Sorry -- can't type in Chinese at work but you are welcome to do so.
All data are based on NIH-NCI Surveillance Research report. They have detailed information regarding SEER (The Surveillance, Epidemiology, and End Results Program of the National Cancer Institute and the American Cancer Society Cancer) statistics includes Lifetime Risk by cancer site, showing the probability (expressed as a percent) of a person of a specified race, sex, and age (0, 10, 20, 30, 40, 50, or 60) being diagnosed with the specified cancer within the next 10, 20, or 30 years or within their remaining lifetime. Statistical models are used to compute the probability of developing or dying of cancer from birth or conditional on a certain age.
The likelihood of developing cancer during one's lifetime is 1 in 2 for males and 1 in 3 for females, based on 1998-2000 data. It is estimated that approximately 9.6 million people in the U.S. who have had a diagnosis of cancer are alive. Five-year relative survival varies greatly by cancer site and stage at diagnosis, and tends to increase with time since diagnosis. The median age at cancer diagnosis is 68 for men and 65 for women. The 5-year relative survival rate for persons diagnosed with cancer is 62.7%, with variation by cancer site and stage at diagnosis. For patients diagnosed with cancers of the prostate, female breast, corpus uteri, and urinary bladder, the relative survival rate at 8 years is over 75%.
It is interesting that 1) the lifetime risk estimate does not depend on the cancer prevalence adjustment, although this is not the case for age-conditional risk estimates, and 2) the lifetime risk estimate is always smaller when it is corrected for a surgical procedure that takes people out of the risk pool to develop the cancer.
Here are some of the major points when you look at the "Lifetime Risk (Percent) of Being Diagnosed with Cancer by Site and Race/Ethnicity":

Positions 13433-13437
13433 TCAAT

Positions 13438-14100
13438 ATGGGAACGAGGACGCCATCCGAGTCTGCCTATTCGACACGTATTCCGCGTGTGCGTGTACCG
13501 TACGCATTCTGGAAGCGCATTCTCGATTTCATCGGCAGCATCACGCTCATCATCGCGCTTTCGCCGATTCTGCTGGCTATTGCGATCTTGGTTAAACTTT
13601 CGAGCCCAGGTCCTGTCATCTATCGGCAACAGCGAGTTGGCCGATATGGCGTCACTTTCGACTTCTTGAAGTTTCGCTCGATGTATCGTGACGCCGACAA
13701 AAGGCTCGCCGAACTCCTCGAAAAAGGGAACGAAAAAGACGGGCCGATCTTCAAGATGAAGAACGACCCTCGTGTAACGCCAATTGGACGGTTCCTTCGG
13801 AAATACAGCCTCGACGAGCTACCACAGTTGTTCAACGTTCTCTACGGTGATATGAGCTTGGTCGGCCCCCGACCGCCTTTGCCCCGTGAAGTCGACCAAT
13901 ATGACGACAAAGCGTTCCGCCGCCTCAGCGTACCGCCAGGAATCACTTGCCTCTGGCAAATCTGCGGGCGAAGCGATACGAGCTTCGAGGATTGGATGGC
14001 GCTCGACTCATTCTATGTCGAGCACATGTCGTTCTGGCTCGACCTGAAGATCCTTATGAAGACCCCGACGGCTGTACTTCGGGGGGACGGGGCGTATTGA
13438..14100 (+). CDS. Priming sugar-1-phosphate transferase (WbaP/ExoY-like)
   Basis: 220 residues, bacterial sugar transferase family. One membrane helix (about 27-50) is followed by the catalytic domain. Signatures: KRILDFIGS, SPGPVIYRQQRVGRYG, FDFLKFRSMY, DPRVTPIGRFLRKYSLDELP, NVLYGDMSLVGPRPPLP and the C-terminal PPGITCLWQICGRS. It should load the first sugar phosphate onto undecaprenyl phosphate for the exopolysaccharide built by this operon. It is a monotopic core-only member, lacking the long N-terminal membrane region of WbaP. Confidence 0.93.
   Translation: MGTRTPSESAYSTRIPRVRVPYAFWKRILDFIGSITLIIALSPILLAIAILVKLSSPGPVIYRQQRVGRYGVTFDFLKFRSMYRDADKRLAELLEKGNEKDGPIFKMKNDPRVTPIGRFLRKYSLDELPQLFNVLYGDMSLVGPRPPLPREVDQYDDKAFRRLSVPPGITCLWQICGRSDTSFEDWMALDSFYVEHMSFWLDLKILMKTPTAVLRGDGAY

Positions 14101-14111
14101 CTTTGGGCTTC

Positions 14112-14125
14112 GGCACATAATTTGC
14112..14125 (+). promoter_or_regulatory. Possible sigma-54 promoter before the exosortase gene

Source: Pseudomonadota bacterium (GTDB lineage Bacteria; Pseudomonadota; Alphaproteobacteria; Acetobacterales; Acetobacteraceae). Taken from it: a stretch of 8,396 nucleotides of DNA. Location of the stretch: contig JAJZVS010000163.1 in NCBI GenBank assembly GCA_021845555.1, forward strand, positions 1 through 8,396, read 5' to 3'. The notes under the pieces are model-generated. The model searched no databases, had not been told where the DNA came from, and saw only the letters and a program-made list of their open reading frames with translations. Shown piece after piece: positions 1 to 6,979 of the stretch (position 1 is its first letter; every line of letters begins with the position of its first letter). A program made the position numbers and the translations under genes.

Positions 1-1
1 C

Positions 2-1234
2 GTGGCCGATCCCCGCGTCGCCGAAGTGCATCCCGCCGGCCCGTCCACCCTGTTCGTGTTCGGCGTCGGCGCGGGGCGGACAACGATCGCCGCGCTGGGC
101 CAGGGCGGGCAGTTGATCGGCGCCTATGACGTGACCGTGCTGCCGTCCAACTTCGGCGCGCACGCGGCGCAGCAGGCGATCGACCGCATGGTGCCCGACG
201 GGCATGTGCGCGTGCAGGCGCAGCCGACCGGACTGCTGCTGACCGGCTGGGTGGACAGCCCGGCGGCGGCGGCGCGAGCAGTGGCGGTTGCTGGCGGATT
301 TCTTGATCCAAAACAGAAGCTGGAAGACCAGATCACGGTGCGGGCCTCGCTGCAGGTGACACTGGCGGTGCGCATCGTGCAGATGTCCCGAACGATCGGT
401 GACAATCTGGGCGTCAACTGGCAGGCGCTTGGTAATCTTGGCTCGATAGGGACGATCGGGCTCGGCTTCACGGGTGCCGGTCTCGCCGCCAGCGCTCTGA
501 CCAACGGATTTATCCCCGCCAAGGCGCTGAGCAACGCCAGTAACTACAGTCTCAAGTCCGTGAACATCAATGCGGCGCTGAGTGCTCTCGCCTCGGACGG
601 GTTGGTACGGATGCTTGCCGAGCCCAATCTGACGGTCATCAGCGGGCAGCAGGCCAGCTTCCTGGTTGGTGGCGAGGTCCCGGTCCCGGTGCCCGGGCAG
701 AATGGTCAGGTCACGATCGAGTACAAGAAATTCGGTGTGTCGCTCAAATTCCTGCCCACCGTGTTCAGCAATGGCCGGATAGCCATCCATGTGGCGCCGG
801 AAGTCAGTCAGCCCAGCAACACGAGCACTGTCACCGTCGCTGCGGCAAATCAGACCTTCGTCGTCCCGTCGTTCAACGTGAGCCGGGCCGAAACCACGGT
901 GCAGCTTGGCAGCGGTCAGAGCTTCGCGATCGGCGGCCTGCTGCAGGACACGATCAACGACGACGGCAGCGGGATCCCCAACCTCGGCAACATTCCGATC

For both sexes:
All Sites: all races--41.21%, whites-- 41.56 %, blacks-- 37.24%, asians--35.65%.
Here are some of the major points when you look at the "Lifetime Risk (Percent) of Dying from Cancer by Site and Race/Ethnicity":
For both sexes:
All Sites: all races-- 21.07%, whites-- 21.23%, blacks-- 21.11, asians-- 18.43%.
What are the recent cancer incidence trends in the United States?
Among the 15 most common cancer sites in men, sites with increasing incidence rates during the most recent time period include melanoma of the skin and cancers of the prostate, kidney and renal pelvis (kidney), and esophagus. Among women, incidence rates are increasing for leukemia, non-Hodgkin's lymphoma, melanoma, and cancers of the breast, thyroid, urinary bladder, and kidney. Incidence rates for all childhood cancers combined increased 0.6% per year. Cancer mortality rates have decreased in the United States since 1991 in both men and in women; site-specific death rates have decreased in the most recent time period for 12 of the top 15 cancer sites in men and 9 of the top 15 cancer sites in women.